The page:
Brexit’s real global significance

To many American pundits and denizens of the policy community, Brexit represented an existential threat. England’s gullible voters and opportunistic politicians seemed to have eliminated Britain as a prime fixture of the U.S. foreign policy landscape. A surge of Euroskepticism across the continent was bound to follow and in the bargain encourage a nationalist revival while weakening NATO. A Europe in crisis would tempt Putin to reach farther into eastern Europe. Amidst this upheaval, Trump’s presidential candidacy was bound to flourish and feed the U.S. drift back toward isolationism. With American global leadership abandoned, the world was headed for exceedingly perilous times.

The Brexit hysteria has begun to die down. The EU stands, perhaps even reinforced by the British rejection (to judge from recent polls taken across the continent). Britain has never fit well with the European project at least as it’s understood on the continent. Even the Remain campaign defended the EU as no more than a convenient economic arrangement. The international system still turns with the same speed and frequency that it did before Brexit. Britain isn’t after all that important (except in the minds of American Anglophiles and Brits still living in the shadow of the empire). Financial markets have rebounded after the initial shock.

Only in Britain have the effects been predictably pronounced, above all in London. Its inflated real estate prices are on the downswing as foreign investors look elsewhere, and London’s financial sector begins to consider exporting jobs into the EU as a hedge against a split. The pound has deflated even as Britain’s political class self destructs, with party leaders either resigning or facing pressure to quit. Scotland and Northern Ireland are contemplating leaving the UK. But there is no rush to the exit. Indeed, the decision in favor of Brexit has not brought much of a rush to actually leave the EU.

Brexit does have global implications that the hysterics have largely overlooked. Its a reminder of the consequences globalization (or at least a particularly free market friendly version of it) has visited on two countries that have enthusiastically thrown themselves into its web. In the UK long-brewing popular disaffection drove the Leave vote. Communities and regions found themselves marginalized economically while London prospered. Feeling powerlessness and unrepresented, they vented their frustration against immigrants, Brussels, and their own politicians. The emergence of a large disaffected class of citizens is no less a feature of the U.S. political scene. Like the British, Americans have neglected welfare and allowed class and regional inequality to rise. Immigration has become the lightning rod for unhappiness over a system that creates ever greater economic and social distortions while failing to deliver for many on the promises of a good middle class life.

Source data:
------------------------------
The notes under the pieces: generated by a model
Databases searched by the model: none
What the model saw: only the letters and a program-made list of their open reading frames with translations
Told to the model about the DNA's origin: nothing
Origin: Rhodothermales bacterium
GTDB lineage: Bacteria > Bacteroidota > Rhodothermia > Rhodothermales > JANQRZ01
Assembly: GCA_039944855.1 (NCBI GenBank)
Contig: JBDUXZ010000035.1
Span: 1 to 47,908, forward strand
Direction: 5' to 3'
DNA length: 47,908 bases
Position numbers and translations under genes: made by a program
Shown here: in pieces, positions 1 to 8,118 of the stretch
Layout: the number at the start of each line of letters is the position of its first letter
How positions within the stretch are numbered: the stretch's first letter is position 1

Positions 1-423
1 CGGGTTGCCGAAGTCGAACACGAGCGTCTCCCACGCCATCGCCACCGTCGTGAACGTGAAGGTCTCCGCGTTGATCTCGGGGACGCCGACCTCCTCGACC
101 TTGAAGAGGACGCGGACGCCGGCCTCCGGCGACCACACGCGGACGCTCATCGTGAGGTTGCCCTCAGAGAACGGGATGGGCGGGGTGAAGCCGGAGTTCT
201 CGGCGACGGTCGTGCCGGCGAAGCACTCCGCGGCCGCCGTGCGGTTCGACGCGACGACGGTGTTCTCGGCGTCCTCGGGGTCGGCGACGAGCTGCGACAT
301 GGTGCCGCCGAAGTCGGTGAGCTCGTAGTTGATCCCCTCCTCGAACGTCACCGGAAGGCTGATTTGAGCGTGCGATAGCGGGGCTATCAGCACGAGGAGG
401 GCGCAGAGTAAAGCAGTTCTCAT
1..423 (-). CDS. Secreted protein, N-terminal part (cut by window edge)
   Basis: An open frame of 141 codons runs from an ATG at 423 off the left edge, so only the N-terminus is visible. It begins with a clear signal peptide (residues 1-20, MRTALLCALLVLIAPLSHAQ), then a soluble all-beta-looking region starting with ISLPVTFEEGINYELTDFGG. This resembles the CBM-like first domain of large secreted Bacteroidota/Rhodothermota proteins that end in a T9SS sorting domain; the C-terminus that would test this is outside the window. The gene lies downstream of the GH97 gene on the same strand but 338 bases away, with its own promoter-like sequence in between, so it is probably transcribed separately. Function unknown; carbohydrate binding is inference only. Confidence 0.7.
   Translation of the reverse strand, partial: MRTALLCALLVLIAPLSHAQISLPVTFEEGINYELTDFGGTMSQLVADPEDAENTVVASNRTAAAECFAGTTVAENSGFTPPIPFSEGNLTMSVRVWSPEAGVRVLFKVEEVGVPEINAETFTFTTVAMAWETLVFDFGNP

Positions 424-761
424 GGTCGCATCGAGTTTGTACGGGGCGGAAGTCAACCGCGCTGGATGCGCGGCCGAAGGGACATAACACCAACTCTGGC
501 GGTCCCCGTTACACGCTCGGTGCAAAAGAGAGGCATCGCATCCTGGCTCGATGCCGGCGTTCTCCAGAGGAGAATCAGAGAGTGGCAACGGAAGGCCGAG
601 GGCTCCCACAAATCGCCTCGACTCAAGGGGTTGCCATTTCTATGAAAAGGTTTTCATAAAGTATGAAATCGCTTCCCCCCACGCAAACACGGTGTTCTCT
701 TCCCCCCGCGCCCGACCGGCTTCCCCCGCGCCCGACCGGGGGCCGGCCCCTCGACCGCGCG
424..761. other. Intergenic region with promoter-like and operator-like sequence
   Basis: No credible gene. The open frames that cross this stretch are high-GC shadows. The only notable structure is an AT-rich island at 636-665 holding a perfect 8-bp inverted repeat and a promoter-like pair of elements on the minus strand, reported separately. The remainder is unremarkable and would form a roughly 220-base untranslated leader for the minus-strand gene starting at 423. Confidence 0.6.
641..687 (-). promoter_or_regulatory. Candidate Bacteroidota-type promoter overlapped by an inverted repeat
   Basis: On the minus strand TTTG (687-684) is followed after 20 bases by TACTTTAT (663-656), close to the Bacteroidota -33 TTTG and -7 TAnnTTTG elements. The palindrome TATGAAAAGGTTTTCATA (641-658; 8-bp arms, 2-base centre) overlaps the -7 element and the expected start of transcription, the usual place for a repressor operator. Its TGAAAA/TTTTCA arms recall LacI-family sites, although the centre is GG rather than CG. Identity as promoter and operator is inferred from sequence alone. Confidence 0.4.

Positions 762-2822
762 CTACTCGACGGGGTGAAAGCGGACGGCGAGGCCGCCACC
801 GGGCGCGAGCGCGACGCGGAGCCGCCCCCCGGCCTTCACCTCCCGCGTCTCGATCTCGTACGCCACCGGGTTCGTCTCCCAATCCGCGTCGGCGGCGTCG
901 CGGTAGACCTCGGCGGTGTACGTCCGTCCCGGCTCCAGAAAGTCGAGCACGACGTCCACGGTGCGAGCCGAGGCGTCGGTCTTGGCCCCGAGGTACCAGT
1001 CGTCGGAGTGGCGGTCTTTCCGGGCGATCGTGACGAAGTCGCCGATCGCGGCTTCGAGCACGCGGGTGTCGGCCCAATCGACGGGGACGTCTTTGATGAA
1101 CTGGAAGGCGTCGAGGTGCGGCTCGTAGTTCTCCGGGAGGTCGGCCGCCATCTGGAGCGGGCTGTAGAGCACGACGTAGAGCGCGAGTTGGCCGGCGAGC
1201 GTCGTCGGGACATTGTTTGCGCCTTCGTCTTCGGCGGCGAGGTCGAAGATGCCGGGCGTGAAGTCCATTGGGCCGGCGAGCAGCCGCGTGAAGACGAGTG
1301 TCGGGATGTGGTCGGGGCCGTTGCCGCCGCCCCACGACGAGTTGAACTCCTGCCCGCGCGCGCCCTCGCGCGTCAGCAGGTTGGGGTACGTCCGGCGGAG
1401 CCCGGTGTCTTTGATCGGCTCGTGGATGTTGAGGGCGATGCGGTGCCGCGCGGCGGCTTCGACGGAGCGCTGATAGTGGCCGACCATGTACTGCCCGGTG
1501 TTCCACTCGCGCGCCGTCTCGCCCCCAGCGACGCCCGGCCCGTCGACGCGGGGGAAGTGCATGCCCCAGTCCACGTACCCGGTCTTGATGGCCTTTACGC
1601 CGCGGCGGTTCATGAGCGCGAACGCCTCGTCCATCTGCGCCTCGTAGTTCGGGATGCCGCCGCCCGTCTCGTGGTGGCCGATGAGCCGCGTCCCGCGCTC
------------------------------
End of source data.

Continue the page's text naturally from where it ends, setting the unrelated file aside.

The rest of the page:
For striking evidence on the broad and deep-seated nature of these discontents on both sides of the Atlantic, see The Guardian articles by Daniel John Harris, “Britain is in the midst of a working-class revolt”; and by Rob Ford, “Older ‘left-behind’ voters turned against a political class with values opposed to theirs”; and the impressions on the U.S. side by Amy Walter in the Cook Political Report, “When Conventional Wisdom Gets Ahead of the Voters”; and by Susan Bee, Why Are Voters Drawn to Donald Trump? in The Atlantic.

None of this is new. Globalization in its full-throated version been around since the late nineteenth century. So too has the popular reaction against the economic destruction and social disruption that global forces have inflicted. Over a half century ago Karl Polanyi described what he called a double movement consisting of a rising tide of globalization and the reaction against it as those most hurt by creative destruction mounted a political resistance. Polanyi’s insight into the link between globalization and popular anger seems more pertinent today than when I called attention to it here five years ago. Neoliberals with their blind faith in the market may imagine they live in a world irresistibly shaped by economic forces. Anyone who wants to fully understand that world and the political resistance and social discontents that it generates should take a lesson from Polanyi.